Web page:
Backlash Over U.K. Police Violence Puts Focus on Protest Law
Police officers at a vigil in honour of Sarah Everard, on Clapham Common, March 13. (Photographer: Justin Tallis/AFP/Getty Images)

Backlash Over U.K. Police Violence Puts Focus on Protest Law

A backlash against police over using heavy-handed tactics to break up a peaceful vigil in support a murdered woman in London is focusing attention on a new law that aims to clamp down on the right to protest.

Legislation due before the House of Commons on Monday will feed into the controversy over the death of 33-year-old marketing executive Sarah Everard, who disappeared on March 3 while walking home at night through a park in south London. An off-duty police officer was eventually charged with her abduction and murder, adding to the tensions.

London Mayor Sadiq Khan and Home Secretary Priti Patel both called Sunday for an independent investigation of the Metropolitan Police’s handling of the vigil, which turned violent when police tried to disburse the crowd for violating social distancing rules at a time when the U.K. remains in lockdown. The peaceful gathering to raise awareness about crimes against women quickly turned chaotic, with images of male officers pinning down female protesters circulating widely in the press on on social media.

Khan met with senior police officials on Sunday, but said in a tweet that he “was not satisfied with the explanation they have provided.”

“I do want to draw a very firm distinction between the peaceful vigil that yesterday was intended to be and some of the very, very disruptive protests that we’ve seen in recent years where we’ve seen people gluing themselves to buildings and gates and stopping members of the public from going about their business,” Home Office Minister Victoria Atkins said Sunday on the British Broadcasting Corp.’s Andrew Marr show. “The bill tomorrow is very much focused on the later category.”

On Sunday, people continued to stream into a park in the Clapham neighborhood of London, leaving flowers at a bandstand that was the focal point of the Saturday gathering. Protesters also gathered Sunday outside of Scotland Yard, the headquarters of the police force.

The new legislation would restrict the use of noise at public gatherings and impose new controls for those assembling around the parliament building. It also includes measures that would strengthen protection for women against sexual offenses and would force those convicted of rape to serve more of their sentence in jail.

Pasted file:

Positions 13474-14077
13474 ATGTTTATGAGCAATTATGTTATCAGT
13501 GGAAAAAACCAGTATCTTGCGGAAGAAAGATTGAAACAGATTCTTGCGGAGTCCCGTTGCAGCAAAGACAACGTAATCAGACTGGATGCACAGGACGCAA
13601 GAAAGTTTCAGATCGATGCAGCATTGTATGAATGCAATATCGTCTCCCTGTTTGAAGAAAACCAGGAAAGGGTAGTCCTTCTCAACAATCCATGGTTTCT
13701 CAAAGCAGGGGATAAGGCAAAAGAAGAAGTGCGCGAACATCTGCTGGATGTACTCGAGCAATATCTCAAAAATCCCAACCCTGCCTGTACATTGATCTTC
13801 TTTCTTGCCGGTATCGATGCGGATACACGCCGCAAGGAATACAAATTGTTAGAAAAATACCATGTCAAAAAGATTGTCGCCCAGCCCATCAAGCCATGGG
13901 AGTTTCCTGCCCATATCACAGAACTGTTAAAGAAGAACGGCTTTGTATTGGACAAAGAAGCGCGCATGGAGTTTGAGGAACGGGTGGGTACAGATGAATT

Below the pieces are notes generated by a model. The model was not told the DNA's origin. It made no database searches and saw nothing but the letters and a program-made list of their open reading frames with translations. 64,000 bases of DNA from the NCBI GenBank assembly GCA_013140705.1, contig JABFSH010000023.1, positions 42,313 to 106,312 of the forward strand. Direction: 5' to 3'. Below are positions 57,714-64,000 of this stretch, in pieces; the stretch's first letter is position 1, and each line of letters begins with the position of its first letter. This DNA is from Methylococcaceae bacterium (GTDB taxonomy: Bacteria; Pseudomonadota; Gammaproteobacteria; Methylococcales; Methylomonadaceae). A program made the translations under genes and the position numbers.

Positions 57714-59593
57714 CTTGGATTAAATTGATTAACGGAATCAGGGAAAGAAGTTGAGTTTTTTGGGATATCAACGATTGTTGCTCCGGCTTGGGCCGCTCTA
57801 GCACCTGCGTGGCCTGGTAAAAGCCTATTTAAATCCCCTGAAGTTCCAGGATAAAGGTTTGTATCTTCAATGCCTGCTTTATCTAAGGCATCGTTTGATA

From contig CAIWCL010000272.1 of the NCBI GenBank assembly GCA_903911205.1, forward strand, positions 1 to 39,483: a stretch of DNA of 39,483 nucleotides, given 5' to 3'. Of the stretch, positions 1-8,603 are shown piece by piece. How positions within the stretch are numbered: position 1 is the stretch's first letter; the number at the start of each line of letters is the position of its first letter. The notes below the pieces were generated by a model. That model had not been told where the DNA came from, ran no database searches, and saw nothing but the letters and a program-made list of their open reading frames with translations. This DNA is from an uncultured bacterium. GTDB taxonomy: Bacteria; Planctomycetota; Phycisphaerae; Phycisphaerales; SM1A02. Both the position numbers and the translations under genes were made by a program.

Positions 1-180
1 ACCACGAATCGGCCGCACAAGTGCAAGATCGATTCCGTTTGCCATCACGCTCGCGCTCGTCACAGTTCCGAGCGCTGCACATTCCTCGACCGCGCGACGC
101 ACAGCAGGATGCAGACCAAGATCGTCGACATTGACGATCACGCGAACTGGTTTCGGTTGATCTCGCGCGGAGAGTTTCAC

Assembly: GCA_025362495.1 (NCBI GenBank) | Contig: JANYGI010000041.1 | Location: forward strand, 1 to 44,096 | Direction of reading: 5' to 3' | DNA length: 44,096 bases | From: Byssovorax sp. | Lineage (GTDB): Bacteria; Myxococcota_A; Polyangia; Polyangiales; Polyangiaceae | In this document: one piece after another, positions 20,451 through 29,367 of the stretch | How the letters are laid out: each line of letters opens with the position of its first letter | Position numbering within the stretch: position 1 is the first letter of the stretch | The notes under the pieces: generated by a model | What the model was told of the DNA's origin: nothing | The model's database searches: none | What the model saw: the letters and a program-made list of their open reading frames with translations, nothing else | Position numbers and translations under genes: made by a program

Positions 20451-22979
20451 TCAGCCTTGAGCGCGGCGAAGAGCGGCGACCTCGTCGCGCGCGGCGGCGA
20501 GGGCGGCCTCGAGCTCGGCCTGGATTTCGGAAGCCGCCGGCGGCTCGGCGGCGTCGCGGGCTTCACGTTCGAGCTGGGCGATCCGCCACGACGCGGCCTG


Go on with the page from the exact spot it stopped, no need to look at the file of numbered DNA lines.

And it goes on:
Restrict Protests

Ministers moved to restrict protests after demonstrations by Black Lives Matter and the environmental group Extinction Rebellion in previous years snarled traffic and disrupted commuter trains. In more recent months, police have been asked to break up other gatherings banned to prevent the spread of coronavirus.

“Enforcement action was necessary” at the event on Saturday because “hundreds of people were packed tightly together, posing a very real risk of easily transmitting Covid-19,” Metropolitan Police Assistant Commissioner Helen Ball said in a statement. “A small minority of people began chanting at officers, pushing and throwing items.”

Lawmakers in the Labour opposition said they’d oppose the policing bill.

“The policing of the vigil for Sarah Everard last night was unacceptable,” David Lammy, the Labour member of parliament who leads on justice matters, said on Twitter. “This is no time for the government to impose disproportionate controls on the right to protest.”

Brian Paddick, a Liberal Democrat member of the House of Lords and former deputy assistant commissioner of the Metropolitan Police, faulted officers for banning the demonstration on Clapham Common.

“If you ban a vigil like this, you are going to attract more people,” Paddick told the BBC. That “resulted in people who were looking to cause trouble” turning up to the event. “That could have been prevented if police had negotiated” with the organizers.

Widen Legislation

The Home Office’s Atkins said the government asked the Law Commission for advice on how to widen hate-crime legislation to add protection for women. She said the panel is looking at wording that could make misogyny a crime, something Labour is pushing for.

“The experiences that women have expressed have been absolutely shocking,” Atkins said separately on Sky News. “I genuinely believe this could be a moment of change.”

She said more rules were needed on protests to “ensure that democracy can continue” to function during mass gatherings. “There have been occasion where access to parliament has been made very difficult,” Atkins told Marr.

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